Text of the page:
Judicial Independence: Law and Practice of Appointments to the European Court of Human Rights

Judicial IndependenceJutta Limbach, Pedro Cruz Villalón, Roger Errera, , Tamara Morshchakova, Stephen Sedley, Andrzej Zoll (INTERIGHTS, May 2003)

In February 2003, a group of eminent European jurists met in London to consider the issue of judicial independence with respect to the current procedure for judicial appointments to the European Court of Human Rights. This report details their deliberations and contains their recommendations.

In the last forty years, the European Court of Human Rights has been at the forefront of the development of regional and international human rights jurisprudence. While paying tribute to the Court, this report notes that its credibility and authority risk being undermined by the ad hoc and often politicised processes currently adopted in the appointment of its judges.

As a leading human rights court internationally, it would be anomalous and unacceptable if appointments to the Court failed to meet the international human rights standards that it is charged with implementing, including those requirements relating to the independence and impartiality of judges. In addition, flawed appointment procedures leave open the prospect that judges selected will lack the requisite skills and abilities to discharge their duties. This risks having an adverse effect on the Court’s standing and on the development of authoritative human rights jurisprudence in Europe.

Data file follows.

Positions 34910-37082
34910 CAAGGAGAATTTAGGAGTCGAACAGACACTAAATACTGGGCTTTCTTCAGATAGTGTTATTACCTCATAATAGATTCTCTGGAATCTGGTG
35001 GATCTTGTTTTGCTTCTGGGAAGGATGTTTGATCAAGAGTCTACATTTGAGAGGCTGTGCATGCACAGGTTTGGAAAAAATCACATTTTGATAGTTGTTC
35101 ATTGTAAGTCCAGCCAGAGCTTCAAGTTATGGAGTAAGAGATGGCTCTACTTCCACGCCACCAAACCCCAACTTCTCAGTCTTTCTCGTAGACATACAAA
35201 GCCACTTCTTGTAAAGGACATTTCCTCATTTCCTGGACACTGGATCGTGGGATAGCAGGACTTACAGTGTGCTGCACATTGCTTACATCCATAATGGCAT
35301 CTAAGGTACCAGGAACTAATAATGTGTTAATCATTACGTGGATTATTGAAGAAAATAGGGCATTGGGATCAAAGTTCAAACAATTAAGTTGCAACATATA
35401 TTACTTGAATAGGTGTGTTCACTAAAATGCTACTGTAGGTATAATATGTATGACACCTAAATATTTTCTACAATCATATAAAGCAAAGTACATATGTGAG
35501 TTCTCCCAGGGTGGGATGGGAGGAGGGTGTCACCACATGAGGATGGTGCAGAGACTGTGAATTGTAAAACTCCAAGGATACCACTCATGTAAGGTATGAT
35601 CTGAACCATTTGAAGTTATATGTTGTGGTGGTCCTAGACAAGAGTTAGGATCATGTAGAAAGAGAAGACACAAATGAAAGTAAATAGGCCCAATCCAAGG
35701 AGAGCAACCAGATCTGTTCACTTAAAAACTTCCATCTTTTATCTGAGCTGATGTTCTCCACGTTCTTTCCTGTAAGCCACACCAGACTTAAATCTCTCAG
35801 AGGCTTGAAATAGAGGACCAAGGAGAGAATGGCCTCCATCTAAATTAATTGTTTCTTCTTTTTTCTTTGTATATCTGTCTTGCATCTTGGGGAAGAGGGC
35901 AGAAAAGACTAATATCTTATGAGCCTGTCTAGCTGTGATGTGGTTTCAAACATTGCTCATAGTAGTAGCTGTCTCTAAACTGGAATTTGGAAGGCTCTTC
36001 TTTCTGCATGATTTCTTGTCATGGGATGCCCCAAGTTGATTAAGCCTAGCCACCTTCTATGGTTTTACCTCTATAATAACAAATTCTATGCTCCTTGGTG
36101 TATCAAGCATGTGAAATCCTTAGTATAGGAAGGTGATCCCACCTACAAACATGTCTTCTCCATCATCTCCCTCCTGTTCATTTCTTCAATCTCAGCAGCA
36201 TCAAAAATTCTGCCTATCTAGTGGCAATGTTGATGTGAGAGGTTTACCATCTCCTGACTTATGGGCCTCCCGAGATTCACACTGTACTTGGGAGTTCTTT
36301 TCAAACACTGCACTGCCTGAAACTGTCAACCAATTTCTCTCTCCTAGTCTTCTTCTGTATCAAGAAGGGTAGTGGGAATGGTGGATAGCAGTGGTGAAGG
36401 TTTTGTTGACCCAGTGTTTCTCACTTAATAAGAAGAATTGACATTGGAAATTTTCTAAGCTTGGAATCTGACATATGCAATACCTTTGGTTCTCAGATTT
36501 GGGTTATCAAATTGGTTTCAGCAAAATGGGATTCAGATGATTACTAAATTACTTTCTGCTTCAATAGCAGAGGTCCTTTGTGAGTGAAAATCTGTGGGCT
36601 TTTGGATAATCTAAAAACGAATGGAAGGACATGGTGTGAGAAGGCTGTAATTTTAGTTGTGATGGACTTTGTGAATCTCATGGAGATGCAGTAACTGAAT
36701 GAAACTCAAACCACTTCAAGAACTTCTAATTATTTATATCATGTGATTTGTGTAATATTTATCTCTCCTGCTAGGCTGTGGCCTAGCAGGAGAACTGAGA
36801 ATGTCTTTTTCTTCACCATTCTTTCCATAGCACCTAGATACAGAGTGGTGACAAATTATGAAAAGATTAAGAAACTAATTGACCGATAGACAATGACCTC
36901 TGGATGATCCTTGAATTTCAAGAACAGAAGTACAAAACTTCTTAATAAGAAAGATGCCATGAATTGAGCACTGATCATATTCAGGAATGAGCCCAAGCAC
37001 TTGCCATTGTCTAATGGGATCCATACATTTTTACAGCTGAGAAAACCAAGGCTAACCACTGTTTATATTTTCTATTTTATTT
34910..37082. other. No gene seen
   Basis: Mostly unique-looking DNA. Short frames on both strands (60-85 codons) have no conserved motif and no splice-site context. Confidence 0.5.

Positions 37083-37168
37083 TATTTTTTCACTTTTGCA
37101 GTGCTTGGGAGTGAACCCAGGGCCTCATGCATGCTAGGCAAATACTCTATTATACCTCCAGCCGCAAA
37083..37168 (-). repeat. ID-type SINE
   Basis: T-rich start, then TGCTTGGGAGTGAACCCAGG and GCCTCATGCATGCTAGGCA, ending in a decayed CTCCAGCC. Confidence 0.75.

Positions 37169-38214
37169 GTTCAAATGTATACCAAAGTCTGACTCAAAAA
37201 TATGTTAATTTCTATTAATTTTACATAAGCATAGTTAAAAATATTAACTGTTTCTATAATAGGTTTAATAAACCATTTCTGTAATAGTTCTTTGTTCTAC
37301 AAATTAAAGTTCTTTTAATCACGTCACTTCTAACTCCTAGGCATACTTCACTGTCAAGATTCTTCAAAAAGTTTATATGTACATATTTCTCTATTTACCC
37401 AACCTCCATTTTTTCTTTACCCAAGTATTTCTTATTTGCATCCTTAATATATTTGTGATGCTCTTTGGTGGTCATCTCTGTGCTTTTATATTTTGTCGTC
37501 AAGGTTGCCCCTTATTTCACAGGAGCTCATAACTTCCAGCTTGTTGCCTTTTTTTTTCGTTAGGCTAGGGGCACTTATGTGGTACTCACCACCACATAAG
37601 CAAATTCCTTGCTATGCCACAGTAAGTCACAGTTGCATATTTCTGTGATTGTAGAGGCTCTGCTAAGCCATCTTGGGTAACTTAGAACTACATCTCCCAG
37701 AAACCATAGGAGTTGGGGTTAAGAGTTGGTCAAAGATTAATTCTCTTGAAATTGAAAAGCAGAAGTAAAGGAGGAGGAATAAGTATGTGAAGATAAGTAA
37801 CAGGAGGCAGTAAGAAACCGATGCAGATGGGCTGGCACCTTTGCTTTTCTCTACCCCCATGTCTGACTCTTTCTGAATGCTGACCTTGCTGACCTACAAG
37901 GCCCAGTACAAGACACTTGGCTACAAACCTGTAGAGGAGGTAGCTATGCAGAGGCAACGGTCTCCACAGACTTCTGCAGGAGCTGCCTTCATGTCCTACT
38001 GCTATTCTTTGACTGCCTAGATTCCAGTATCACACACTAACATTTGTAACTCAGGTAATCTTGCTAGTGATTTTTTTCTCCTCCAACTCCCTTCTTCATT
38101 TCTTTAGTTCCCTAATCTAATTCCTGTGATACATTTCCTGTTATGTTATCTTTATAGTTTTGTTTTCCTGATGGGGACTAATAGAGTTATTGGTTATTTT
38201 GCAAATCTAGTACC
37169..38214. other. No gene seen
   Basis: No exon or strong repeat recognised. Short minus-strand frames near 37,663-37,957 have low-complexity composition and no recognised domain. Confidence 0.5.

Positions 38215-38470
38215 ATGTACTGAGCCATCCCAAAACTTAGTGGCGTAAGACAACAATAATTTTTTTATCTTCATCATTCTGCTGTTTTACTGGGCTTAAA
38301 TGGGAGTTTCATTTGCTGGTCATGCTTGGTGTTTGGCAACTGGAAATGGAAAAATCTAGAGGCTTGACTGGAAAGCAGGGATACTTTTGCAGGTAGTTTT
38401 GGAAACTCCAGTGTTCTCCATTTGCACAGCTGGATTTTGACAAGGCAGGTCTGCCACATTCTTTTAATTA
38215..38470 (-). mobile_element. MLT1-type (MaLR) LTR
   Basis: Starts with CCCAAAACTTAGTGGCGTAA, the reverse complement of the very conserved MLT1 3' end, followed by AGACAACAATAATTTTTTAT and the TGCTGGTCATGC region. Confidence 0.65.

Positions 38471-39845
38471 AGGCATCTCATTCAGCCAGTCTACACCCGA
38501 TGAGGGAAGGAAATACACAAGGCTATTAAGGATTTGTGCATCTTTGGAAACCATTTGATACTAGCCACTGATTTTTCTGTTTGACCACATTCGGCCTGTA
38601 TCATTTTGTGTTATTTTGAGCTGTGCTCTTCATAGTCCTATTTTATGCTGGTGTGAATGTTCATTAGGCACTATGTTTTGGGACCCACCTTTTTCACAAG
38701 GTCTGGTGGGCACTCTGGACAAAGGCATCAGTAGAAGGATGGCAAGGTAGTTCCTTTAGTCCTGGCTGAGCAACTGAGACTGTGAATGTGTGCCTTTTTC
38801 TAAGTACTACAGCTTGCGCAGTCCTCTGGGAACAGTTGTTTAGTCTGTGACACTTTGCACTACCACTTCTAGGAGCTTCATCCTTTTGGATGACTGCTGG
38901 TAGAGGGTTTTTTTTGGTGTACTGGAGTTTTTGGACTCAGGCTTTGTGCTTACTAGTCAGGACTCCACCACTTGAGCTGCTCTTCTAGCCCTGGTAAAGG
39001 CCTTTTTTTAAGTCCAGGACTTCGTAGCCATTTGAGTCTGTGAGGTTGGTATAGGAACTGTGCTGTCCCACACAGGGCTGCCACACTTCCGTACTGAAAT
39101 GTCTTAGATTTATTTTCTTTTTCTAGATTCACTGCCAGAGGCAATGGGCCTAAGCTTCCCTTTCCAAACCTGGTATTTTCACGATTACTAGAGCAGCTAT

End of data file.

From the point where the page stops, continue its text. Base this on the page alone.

The current system of appointments to the Court involves the nomination of three candidates at a national level, followed by an election by the Council of Europe’s Parliamentary Assembly. At both stages, the processes lack transparency and accountability.

At a national level, States are given absolute discretion with respect to the nomination system they adopt. The Council of Europe does not provide guidelines on appropriate procedures; nor does it require States to report on or account for their national procedures. Even in the most established democracies, nomination often rewards political loyalty more than merit.

At the international level, the Convention provides that the power to appoint judges lies solely with the Parliamentary Assembly. The Committee of Ministers has adopted a limited review role, which on paper allows it to question States’ lists of nominees and nomination procedures. However, in practice the Committee of Ministers gives the impression of being more interested in safeguarding State sovereignty, than in ensuring the quality of candidates nominated.

The only safeguard in the current system lies with the Sub-Committee on the election of judges, appointed by the Parliamentary Assembly’s Committee on Legal Affairs and Human Rights. The Sub-Committee consists of parliamentarians, most of whom lack experience in human rights or international law. It makes recommendations to the Parliamentary Assembly on the most suitable candidate based on a superficial assessment of the curricula vitae of nominees and a 15-minute interview. The deliberations of the Sub-Committee are held in camera and it does not give reasons for its ranking of candidates.

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